How Not to Convince People to Go Green: Throw More Facts At Them (Video)
Simran Sethi (University of Kansas professor, all-around green star, and way-back-in-the-day TreeHugger TV alum) has a new talk from TEDx Cibeles that's more than worth the next 26 minutes and 17 seconds of your time.
Titled "Why and how do we engage?" it covers a lot of ground, as the title hints at, but there's one particular theme that I think really deserves a careful listen, re-listen, re-re-listen, and then some contemplation. It deals with how people receive information and make decisions about that information—what forms of storytelling work best.
The way to make information relevant is not to ask people to think about or worry about something new—especially not something that's far away in time or space. The stories have to be close to us, emotionally or physically. Or, we have to displace what's already in someone's pool or worry.
This approach is contrasted with the usual liberal, progressive, green movement approach of throwing facts at people and trying to make an entirely rational argument—which just does not work both theoretically (Simran gives some research examples in the talk) and practically (um, viz, every major international environmental conference in recent memory).
As for why it doesn't work, watch the talk (hint: confirmation bias, among other things...).
But consider all this in the context of big, long-term, international issues such as climate change—where the only solution is collective action well in advance of the effects being dramatically, immediately, threateningly felt. Humans are well equipped to deal with threats at the metaphorical doorstep, but not so well equipped for the more abstract threats. With climate change, if we wait until we're all directly experiencing the effects of warming, ocean acidification, etc etc it will be well past the point where anything meaningful can be done about it.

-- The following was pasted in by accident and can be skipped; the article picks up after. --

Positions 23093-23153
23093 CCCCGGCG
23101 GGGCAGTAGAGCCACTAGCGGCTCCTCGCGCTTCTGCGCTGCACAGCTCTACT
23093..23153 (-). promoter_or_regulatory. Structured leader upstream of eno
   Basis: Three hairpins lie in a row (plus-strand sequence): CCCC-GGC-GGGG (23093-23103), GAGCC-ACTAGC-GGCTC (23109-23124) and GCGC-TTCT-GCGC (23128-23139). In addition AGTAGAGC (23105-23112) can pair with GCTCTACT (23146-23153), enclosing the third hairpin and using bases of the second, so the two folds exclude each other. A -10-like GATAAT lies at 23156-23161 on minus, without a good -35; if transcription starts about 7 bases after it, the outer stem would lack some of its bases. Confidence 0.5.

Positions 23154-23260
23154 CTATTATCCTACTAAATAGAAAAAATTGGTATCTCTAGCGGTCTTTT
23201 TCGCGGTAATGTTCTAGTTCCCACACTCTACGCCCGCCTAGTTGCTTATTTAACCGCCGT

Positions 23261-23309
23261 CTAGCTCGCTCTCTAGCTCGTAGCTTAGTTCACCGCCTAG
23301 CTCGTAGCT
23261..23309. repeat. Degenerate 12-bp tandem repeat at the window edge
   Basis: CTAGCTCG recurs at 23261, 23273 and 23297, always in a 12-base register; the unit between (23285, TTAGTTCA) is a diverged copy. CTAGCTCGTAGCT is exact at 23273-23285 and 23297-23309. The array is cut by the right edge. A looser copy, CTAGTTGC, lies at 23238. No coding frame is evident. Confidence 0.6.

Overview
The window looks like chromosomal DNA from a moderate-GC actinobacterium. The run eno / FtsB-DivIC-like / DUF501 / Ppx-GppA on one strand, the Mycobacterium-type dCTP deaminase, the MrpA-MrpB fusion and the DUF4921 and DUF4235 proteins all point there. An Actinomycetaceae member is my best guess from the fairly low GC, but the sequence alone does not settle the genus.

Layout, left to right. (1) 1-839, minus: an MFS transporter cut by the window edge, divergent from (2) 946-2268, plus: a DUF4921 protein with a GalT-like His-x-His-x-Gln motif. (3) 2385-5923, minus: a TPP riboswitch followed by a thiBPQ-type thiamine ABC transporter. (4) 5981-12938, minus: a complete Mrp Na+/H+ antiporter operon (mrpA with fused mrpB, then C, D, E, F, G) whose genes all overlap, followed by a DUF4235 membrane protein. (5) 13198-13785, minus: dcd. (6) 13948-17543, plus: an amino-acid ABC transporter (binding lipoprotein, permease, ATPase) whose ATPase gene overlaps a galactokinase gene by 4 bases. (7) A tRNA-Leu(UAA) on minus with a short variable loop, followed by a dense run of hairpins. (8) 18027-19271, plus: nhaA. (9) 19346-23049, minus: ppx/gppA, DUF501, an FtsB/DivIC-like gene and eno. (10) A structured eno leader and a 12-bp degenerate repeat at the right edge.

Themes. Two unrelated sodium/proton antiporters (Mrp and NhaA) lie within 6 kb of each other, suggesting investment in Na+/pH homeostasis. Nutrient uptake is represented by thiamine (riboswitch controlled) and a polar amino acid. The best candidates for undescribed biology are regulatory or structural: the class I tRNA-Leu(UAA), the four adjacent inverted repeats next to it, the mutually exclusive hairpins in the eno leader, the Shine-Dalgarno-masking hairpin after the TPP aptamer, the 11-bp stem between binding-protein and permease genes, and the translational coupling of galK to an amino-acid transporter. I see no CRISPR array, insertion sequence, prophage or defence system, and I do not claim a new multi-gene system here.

That's obviously the hard nut here.
There's another part of this though that's worth noodling on: How to get around the finite pool of worry, so that specific worthy issues don't get displaced by other equally worthy ones, or so that people don't just shut off all worry, other than the minutely immediate?
I wonder if redefining the issues from specifics (polar bears habitat melting, air pollution in city X, overfishing in region Y, the plight of animals in factory farms) into cultivating more general attitudes which encompass more healthy, stable, long-lasting motivations for action (such as cultivating compassion in a broad-based manner versus framing issues in terms of guilt or simple reaction) would work.
There are only so many things you can be actively outraged by, and only for so long, before you emotionally and intellectually burn out. Whereas, expanding your sphere of compassion, from the easy and close (yourself, your family) to the slightly farther away (your community, your city), and farther still—expanding what is considered me and we and not them and other—seems the more stable path.
Not that encouraging people to be more compassionate is easy (especially when immediate concerns distract them, as in the false choice of economy v environment), but it is issue-independent.
That's a subset, to my mind, of what Simran describes as mattering most in creating stories that reach people: Those that connect, that show the relationship between ourselves, each other and the world around us.
Final tangent: Moving from us v. them to we really isn't helped by the current use of technology, the Balkanization of belief exploited in much of media to rally viewer or readership. I'm not convinced it's an inherent part of the internet, television, etc but it is being used that way.